Hypericum perforatum L. - Common St. John's wort.

Taxonomic position.

Family Hypericaceae Juss., genus Hypericum L.


H. komarovii Gorschk., H. nachitschevanicum Grossh.

Morphology and biology.

Herbaceous perennial plant 30-70 (100) cm tall. Stem is erect, branchy in the upper part, with two longitudinal ribs. Leaves are opposite, elliptical or oblong-ovate, smooth-edged, sessile, with numerous, translucent, light and black glandules. Flowers are numerous, golden yellow, assembled in a latipaniculate or corymbose inflorescence. Petals are covered with glandules along the edges, dentate on the top. Fruit is an oblong-ovoid boll. Seed are small, brown, closely meshed. Blossoms from June until August. Entomophilous. 2n=32.


Widespread throughout Europe, the European part of the former USSR (except the Far North), the Caucasus, and Western Siberia. The species occurs less frequently in Central and Eastern Siberia, Middle Asia (Kazakhstan Altai, Saur, Tarbagatai, Dzungarian Ala Tau, northern spurs of Tien Shan, and Kopet Dagh), the Mediterranean Region, Asia Minor, and Mongolia.


Xeromesophyte. Photophilous. Grows on dry and sunny sites. Grows throughout the forest and forest-steppe zones. Rarely forms extensive thickets; more often grows in narrow bands along clearings or in small clumps on dry, motley-grass, steppe meadows, in glades and clearings, in thin pinewoods, in dry coniferous/small-leaved mixed forests, in oak groves, in steppe birch patches, in meadow steppes, in fallow lands, along field edges and along roadsides. In mountainous areas, the species occurs on foothills and in the lower and middle mountain zones on stony slopes, though it rarely ascends into sub-alpine meadows (up to 2300 m above sea level).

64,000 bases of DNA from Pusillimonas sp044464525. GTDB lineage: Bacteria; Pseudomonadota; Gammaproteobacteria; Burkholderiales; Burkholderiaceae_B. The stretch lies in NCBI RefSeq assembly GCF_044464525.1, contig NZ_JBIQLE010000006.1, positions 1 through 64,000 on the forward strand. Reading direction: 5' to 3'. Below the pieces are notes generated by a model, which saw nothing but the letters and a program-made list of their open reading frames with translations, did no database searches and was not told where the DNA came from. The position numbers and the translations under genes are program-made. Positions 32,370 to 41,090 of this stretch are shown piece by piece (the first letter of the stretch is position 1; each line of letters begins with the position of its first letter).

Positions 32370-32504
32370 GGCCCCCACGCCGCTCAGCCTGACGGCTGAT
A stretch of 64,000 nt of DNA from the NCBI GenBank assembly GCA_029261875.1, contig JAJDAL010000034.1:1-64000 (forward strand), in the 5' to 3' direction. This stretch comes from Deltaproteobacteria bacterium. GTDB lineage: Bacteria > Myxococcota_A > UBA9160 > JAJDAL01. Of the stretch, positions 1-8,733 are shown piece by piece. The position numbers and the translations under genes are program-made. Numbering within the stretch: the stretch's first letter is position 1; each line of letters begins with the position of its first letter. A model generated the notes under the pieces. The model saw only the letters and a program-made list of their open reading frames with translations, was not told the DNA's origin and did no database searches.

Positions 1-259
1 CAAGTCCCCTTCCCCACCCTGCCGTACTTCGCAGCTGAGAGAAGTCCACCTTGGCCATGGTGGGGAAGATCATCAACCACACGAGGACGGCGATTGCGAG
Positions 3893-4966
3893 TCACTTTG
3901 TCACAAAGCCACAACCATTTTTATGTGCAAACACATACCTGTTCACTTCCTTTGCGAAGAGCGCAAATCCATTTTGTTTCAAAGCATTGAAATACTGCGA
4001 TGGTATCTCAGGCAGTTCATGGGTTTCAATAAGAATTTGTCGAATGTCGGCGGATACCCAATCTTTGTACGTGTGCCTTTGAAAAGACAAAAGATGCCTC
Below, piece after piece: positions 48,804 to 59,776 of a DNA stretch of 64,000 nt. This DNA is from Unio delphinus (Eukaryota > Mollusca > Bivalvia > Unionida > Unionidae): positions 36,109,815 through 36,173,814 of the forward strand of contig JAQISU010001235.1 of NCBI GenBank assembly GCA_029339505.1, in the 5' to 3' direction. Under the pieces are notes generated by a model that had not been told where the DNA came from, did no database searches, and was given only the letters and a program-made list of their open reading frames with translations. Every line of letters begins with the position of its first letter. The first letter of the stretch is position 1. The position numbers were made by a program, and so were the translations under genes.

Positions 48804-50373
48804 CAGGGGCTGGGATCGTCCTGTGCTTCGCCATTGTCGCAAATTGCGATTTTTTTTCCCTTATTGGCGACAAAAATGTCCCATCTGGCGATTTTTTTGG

Utilization and economic value.

Used as a spice or an odorant for liquors and teas. St. John's wort preparations produce an astringent and antimicrobial effect and are capable of stimulating tissue regeneration.


Atlas of medicinal plant habitats and resources in the USSR. 1983. Moscow, p 242. (in Russian).
Peshkova G.A., ed. 1996. Flora of Siberia. Vol. 10. Geraniaceae - Cornaceae. Novosibirsk: Nauka, p.75. (in Russian).
Plant resources of the USSR: Flowering plants, their chemical composition and utilization. 1988. Vol. 2. Leningrad: Nauka, p.11. (in Russian).

© I.G. Chukhina.

Photo © I.G. Chukhina

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